Both the patients recovered completely with Inj. sodium bicarbonate, intravenous potassium, antibiotics and ventilatory support. There was no evidence of Sjogren's disease in any of them.
Mild hypokalemia is invariably clinically insignificant and goes undetected. However, significant hypokalemia can cause weakness, and cardiac arrhythmia. They respond to treatment with potassium supplementation either orally or intravenously. However, respiratory distress amounting to cyanosis is very unusual.
Gambar et al1 from India reported a case of 26 year old lady with hypokalaemic quadriplegia, acute respiratory failure and life-threatening cardiac arrhythmias. She was diagnosed as a case of distal renal tubular acidosis. She had persistent metabolic acidosis with severe hypokalaemia and required mechanical ventilation and potassium replacement.
Poux et al2 from France described a 38 year woman with hypokalemic flaccid quadriplegia with sudden respiratory arrest. The woman was found to have distal renal tubular acidosis which lead to the diagnosis of primary Sjogren's syndrome. This case was compared to 8 similar cases previously described in the literature till 1992.
Haddad S et al3 from S Arabia a 33-year-old female patient admitted to the ICU with ascending muscle weakness leading to acute hypercapneic respiratory failure following 10-day history of severe diarrhea and vomiting. Investigations revealed severe hypokalemia, mixed metabolic and respiratory acidosis, and renal impairment.
Le Corre A et al4 from France described an unusual cause of acute respiratory distress in 2000. in a 54-year-old patient was admitted for ketoacidosis with acute respiratory distress. The main and unusual cause of being hypophosphataemia. Correction of the metabolic acidosis by insulin therapy resulted in intracellular penetration of phosphate and potassium, causing severe hypophosphataemia and hypokaliaemia responsible for Acute respiratory distress.
In our hospital, though we encounter several cases of periodic paralysis due to hypokalemia we suspected these cases to be different and probed for possibility of other etiology.
In both the cases, the patients had muscular hypotonia, hypokalemia, decreased blood bicarbonates, decreased blood pH, and alkaline urine. Therefore both were diagnosed as cases of distal renal tubular acidosis. In most diseases, hypokalemia is associated with metabolic alkalosis, but in renal tubular acidosis metabolic acidosis is seen.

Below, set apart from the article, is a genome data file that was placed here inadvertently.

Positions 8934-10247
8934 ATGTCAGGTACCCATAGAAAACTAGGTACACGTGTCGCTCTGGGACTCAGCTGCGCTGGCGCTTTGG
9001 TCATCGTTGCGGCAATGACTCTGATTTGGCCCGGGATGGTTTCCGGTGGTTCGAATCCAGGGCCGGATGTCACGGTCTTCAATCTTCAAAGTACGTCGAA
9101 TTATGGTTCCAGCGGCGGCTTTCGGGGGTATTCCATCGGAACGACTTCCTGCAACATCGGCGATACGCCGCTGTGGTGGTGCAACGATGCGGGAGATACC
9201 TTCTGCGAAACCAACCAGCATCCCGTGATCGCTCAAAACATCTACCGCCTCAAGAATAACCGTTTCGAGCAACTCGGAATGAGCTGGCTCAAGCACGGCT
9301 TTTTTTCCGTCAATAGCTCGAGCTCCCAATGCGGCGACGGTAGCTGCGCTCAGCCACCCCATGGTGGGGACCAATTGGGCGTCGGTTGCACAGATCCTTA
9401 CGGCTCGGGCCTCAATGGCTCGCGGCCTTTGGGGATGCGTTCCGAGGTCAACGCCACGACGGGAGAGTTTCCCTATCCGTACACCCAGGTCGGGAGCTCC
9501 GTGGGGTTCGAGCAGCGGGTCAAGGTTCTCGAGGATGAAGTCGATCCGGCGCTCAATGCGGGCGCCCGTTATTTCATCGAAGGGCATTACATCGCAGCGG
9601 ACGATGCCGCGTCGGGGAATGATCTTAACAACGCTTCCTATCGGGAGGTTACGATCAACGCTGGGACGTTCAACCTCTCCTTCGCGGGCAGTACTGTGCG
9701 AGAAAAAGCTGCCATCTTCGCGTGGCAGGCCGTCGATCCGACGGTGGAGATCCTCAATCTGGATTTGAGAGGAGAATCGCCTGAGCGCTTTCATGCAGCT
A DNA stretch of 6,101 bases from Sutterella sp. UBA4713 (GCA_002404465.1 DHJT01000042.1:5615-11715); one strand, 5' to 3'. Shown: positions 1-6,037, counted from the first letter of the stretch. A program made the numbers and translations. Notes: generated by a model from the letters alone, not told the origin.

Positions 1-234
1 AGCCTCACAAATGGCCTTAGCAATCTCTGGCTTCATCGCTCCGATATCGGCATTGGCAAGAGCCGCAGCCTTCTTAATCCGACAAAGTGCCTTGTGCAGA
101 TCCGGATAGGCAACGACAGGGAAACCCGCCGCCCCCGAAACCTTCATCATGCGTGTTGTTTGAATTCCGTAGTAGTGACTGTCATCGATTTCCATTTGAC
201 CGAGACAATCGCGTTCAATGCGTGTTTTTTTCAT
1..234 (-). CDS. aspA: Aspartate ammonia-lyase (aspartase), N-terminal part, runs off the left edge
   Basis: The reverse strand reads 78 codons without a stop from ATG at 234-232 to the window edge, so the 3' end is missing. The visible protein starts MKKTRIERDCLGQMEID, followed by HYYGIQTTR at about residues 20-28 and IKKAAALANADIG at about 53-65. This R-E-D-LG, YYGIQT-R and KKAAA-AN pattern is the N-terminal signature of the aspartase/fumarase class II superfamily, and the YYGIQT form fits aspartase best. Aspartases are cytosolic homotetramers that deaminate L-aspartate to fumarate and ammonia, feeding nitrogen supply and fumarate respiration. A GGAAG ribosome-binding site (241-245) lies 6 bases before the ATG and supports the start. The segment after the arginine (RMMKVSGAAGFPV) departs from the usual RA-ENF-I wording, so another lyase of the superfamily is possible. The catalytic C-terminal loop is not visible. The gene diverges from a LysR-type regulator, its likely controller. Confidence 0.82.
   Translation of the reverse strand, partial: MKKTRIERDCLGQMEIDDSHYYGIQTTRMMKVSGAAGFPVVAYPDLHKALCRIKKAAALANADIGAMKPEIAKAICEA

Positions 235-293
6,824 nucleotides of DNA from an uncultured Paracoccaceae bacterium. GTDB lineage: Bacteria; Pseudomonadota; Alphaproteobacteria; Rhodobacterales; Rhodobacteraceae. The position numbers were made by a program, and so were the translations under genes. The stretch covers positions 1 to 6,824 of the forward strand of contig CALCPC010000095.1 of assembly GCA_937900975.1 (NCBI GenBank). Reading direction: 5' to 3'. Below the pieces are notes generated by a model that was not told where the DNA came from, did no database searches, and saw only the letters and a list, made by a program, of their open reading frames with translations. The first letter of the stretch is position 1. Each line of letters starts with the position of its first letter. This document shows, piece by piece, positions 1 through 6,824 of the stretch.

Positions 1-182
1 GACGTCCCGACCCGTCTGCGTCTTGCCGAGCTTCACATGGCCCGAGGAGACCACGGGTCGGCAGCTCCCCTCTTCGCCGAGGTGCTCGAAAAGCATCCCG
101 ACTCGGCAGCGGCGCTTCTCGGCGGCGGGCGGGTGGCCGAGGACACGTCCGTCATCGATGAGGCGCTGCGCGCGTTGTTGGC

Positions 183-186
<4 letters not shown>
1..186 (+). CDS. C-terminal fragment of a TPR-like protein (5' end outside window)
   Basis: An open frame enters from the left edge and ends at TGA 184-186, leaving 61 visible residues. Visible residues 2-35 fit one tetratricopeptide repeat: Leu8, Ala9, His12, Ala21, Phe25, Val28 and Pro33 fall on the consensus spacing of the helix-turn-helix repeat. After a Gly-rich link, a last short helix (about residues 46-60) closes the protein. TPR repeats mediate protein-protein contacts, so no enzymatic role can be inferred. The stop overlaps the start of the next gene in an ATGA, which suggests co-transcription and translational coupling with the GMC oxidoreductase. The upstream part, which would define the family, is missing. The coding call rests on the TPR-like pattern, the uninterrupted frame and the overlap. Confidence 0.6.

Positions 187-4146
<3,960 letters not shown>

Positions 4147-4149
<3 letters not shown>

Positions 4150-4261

Renal tubular acidosis is a disorder of renal tubules having normal anion gap (hyperchloremic ) metabolic acidosis in the presence of normal glomerular function. In distal RTA there is deficiency of H+ ion secretion in distal tubules and collecting ducts. This can manifest as gradient limited defect where urine pH is always greater than 5.5 .
The kidney does not lower the urine pH either because the collecting permits excessive back diffusion of H ion from lumen to blood or because they fail to transport H ion against a steep pH gradient.
Chronic acidosis lowers tubular reabsorption of calcium causing renal tubular hypercalciuria. The hypercalciuria, alkaline urine and low level of urine citrate cause calcium phosphate stones and nephrocalcinosis. This was observed in our first patient. The stunted growth in this case may be due to acidosis induced loss of bone minerals and inadequate production of 1,25 dihydroxycholecalciferol. In both children and in adults, since the kidney does not conserve potassium, hypokalemia occurs with the stress of an intercurrent illness. Acidosis and hypokalemia can be life threatening which was observed in both these cases.
These patients need intravenous sodium bicarbonate therapy. Use of oral or intravenous potassium alone will mot ameliorate the condition.
Dr SK Mishra, MD Joint Director & Head Dept of Internal Medicine, Ispat General Hospital, Rourkela -769005, INDIA Email: email@example.com